Preheat the oven to 350°F. Beat the egg, egg yolk and sugar together and brush all the choreks (including the sides) with the egg wash mixture. Be careful with the red M&Ms on the chorek people's mouths so you don't brush red coloring onto the dough; just brush around the mouths instead of over them. Sprinkle with sesame seeds (but omit sesame seeds for chorek people shapes).
Bake choreks for 28 to 32 minutes until golden brown (baking time will be dependent on the size of your choreks and the shapes you've made), rotating the baking sheets from top to bottom and front to back halfway through to ensure even baking. The chorek people typically bake faster than other shapes.
Allow choreks to cool completely before serving. Choreks should be stored at room temperature, but can be warmed up before eating, if desired. They can also be frozen, thawed, and enjoyed at a later date. Refresh previously frozen chorek for a few minutes in the oven before serving.
This is my grandmother's authentic and traditional Armenian chorek recipe, and it is written exactly the way she used to make. The resulting chorek is not overly sweet (I would describe it as mildly sweet, perfect served with Armenian string cheese!). Just like any ethnic recipe, there are many who have different traditions in how they make something. If you prefer it sweeter, you can add more sugar. Try about 100 grams (½ cup) extra, or more if you prefer it really sweet. But again not everyone makes their chorek that sweet. You can also increase the amount of mahleb if you desire (again this is personal preference).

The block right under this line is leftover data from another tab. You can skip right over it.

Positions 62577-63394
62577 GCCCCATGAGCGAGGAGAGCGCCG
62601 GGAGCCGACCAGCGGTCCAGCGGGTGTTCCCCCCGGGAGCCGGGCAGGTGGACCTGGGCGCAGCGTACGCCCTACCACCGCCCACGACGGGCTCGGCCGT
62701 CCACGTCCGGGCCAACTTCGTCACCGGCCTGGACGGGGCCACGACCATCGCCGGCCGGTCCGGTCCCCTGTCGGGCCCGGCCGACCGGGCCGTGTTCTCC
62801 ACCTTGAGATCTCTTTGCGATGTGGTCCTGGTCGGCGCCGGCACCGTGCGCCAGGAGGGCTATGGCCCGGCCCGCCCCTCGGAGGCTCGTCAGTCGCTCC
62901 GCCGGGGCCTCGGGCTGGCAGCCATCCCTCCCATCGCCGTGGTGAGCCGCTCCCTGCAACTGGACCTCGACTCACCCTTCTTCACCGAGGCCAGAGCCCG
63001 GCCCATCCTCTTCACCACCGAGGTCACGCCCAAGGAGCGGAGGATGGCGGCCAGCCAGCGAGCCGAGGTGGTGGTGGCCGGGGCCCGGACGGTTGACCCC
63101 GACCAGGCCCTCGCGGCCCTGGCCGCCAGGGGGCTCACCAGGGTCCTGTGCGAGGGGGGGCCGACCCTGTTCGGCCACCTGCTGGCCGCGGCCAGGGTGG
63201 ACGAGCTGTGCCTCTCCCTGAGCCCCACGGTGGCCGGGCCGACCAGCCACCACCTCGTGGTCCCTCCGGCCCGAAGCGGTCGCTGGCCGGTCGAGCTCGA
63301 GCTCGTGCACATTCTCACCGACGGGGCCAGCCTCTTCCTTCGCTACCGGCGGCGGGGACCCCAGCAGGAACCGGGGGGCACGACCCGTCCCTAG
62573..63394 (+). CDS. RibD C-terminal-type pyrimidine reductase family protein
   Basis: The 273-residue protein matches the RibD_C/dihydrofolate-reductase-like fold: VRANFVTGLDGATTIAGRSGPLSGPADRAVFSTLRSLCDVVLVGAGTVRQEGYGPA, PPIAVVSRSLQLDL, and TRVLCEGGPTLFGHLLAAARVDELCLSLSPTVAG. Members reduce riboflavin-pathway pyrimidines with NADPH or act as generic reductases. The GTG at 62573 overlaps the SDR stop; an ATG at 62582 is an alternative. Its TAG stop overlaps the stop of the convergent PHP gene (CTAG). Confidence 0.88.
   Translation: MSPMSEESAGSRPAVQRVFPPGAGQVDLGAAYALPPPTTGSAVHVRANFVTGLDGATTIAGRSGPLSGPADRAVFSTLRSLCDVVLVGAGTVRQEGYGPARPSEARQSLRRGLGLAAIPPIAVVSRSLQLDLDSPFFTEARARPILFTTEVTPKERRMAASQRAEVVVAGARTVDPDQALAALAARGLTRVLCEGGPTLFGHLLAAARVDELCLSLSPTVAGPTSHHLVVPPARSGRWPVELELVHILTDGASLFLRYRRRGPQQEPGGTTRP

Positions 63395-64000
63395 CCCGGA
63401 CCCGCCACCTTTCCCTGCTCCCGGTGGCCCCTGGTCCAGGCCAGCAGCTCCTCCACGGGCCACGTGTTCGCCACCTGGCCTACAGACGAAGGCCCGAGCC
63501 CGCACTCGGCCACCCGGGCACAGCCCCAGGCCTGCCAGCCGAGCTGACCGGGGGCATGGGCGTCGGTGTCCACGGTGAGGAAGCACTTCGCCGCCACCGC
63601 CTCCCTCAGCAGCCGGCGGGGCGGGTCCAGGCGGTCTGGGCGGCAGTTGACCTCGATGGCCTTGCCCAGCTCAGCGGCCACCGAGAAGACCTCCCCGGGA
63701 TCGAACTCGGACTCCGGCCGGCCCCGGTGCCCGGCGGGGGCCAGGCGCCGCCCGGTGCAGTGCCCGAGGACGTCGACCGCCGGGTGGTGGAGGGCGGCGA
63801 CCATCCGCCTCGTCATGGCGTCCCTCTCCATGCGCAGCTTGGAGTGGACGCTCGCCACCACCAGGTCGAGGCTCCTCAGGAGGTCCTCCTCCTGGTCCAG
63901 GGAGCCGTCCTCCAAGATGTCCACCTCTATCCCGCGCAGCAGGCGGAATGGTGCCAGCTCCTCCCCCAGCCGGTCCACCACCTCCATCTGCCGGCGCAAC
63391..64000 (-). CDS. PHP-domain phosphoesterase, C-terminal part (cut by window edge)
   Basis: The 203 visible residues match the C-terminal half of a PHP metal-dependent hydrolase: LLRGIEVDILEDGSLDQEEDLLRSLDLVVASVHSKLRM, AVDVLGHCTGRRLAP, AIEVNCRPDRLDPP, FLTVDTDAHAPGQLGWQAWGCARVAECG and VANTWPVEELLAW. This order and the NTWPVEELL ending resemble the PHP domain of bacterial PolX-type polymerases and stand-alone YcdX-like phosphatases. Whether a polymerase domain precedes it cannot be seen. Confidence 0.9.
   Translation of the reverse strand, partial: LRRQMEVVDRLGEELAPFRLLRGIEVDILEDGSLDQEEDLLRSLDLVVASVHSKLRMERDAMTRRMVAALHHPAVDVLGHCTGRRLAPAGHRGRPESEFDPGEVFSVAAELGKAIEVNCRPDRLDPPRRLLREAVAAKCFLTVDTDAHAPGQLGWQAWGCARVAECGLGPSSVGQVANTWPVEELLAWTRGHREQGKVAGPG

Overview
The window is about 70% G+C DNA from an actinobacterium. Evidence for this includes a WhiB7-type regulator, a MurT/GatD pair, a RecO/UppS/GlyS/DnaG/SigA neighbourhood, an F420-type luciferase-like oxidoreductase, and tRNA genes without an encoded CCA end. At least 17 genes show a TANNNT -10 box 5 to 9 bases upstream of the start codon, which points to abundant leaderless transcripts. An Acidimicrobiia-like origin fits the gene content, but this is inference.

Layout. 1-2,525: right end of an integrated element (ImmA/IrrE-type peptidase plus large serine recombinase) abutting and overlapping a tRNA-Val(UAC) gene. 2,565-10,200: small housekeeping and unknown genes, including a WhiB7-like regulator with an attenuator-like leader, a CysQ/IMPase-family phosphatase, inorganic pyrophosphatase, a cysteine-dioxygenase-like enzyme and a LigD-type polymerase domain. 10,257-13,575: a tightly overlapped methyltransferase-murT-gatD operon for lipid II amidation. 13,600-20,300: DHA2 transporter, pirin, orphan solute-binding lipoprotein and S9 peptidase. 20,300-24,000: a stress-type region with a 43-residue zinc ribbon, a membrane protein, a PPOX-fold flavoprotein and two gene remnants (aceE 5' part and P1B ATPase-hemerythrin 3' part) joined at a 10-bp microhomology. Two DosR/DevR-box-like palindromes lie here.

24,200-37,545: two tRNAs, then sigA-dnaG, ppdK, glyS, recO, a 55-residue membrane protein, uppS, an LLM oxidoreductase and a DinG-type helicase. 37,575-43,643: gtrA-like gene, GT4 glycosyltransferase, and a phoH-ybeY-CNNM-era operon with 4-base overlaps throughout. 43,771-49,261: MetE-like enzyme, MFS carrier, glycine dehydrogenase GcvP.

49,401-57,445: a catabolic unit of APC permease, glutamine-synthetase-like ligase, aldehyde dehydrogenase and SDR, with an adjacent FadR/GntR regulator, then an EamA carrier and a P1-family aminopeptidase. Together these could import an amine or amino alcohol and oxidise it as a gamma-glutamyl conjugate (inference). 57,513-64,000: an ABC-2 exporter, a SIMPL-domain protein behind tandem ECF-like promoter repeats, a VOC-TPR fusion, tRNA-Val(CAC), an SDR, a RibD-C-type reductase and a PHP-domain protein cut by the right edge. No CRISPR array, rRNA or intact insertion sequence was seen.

A Note on Measuring Flour: Weight measurements are most accurate. This is what I recommend, and what I use. To measure in cups, spoon the flour into the measuring cup and level it off, don't scoop. Scooping flour packs the flour into the cup, and you will end up with a lot more flour than you expected. If measuring in cups start with closer to 9 and add more if needed. Again, weight measurements are ALWAYS most accurate and will ensure the best results, avoiding human error in measuring. Additional information on flour measurements and conversions can be found on the King Arthur website.